68. 69. <ul><li>How we behave in the light of student misfortunes is determined by the culture; conversely, how we reward student success must also fit within the social architecture of the group. </li></ul>
  69. 70. <ul><li>A holistic view of the statements in Table 1 reveals that changing the climate can be accomplished without much effort, suggesting that it is somewhat out of our control. </li></ul>
  70. 71. <ul><li>For example, events may transpire that will affect the attitude of teachers before they get to school. If happy teachers are better teachers, should we be concerned about what they are happy about? Or for that matter, what might make them sad? Would a teacher who won $10,000 from a lottery ticket on his or her way to work do a better job of teaching that day? Would a teacher who slipped on ice outside his or her home do a worse job of teaching that day? </li></ul>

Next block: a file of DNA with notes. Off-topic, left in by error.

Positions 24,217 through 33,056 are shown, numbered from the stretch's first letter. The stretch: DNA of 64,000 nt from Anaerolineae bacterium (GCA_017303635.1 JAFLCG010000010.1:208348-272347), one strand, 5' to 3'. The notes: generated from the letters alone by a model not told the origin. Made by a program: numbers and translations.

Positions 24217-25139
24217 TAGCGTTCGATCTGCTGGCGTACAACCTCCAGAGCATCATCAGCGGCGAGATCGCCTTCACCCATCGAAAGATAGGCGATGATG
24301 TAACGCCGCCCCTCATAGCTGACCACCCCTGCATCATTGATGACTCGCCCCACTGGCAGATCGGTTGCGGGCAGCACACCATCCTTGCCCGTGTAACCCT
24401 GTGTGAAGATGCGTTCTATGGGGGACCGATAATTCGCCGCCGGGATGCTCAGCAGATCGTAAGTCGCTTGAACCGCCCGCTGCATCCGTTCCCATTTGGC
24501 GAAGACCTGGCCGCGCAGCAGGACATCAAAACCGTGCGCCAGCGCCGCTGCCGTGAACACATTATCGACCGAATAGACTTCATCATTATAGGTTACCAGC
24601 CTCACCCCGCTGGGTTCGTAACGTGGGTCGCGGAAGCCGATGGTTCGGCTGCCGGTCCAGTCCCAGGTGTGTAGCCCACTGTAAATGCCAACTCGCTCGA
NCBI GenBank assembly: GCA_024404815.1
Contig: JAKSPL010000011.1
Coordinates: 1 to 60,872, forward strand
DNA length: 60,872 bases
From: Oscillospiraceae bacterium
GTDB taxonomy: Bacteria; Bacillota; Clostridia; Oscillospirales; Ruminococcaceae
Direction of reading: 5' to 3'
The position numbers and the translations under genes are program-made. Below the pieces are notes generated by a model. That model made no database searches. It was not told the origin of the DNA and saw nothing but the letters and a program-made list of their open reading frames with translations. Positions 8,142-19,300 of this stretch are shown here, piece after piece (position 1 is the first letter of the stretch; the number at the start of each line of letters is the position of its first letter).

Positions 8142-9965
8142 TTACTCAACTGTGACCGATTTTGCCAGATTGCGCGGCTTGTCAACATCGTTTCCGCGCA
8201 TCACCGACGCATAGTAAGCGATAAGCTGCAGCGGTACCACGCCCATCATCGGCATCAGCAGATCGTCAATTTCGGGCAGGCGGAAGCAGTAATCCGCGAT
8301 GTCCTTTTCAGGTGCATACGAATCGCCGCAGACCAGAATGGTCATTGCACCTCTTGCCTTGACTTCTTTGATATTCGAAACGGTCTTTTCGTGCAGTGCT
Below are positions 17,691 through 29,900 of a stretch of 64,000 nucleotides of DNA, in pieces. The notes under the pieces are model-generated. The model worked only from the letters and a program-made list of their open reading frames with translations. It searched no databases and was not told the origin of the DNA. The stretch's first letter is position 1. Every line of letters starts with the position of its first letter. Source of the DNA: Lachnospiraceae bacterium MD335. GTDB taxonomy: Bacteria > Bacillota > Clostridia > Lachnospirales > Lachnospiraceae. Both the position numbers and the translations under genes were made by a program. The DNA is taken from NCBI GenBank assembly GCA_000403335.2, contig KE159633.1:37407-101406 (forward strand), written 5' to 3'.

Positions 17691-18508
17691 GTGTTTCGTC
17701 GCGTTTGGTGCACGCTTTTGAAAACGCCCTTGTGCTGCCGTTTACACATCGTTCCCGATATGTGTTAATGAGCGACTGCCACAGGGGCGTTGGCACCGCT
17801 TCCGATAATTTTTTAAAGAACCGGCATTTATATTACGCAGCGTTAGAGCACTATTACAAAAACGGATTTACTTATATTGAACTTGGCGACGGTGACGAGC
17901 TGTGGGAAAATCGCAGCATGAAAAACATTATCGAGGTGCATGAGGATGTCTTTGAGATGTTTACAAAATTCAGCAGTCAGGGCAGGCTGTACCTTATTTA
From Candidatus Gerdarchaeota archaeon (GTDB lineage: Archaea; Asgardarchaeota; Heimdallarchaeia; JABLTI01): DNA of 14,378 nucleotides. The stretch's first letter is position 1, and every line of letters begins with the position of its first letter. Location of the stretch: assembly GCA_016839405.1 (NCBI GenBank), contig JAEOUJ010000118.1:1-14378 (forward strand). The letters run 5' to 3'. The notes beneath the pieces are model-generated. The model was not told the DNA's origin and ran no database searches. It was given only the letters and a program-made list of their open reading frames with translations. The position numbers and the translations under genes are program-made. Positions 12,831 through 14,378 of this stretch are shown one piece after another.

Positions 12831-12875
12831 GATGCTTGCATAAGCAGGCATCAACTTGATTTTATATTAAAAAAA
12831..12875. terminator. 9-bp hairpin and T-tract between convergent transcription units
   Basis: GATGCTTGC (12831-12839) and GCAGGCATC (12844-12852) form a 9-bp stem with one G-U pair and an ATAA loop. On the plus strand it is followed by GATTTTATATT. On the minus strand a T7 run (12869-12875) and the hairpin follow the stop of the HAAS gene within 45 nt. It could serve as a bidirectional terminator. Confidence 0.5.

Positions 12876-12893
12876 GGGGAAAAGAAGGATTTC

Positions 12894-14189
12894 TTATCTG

71. 72. <ul><li>The answer lies in what the culture expects them to do. Perhaps all that school leaders can do is attempt to create optimal conditions for staff and remain vigilant over those aspects that may sabotage their efforts. </li></ul>
  72. 73. <ul><li>Understanding the differences and similarities between culture and climate gives us a more precise instrument by which we might improve our schools . To implement a strategy designed to change our mood, or climate, is certainly not the same as one that targets our belief systems, or culture. Real school improvement has been boiled down by many authors as simply changing the way teachers teach. This will not be accomplished by bringing doughnuts to school. </li></ul>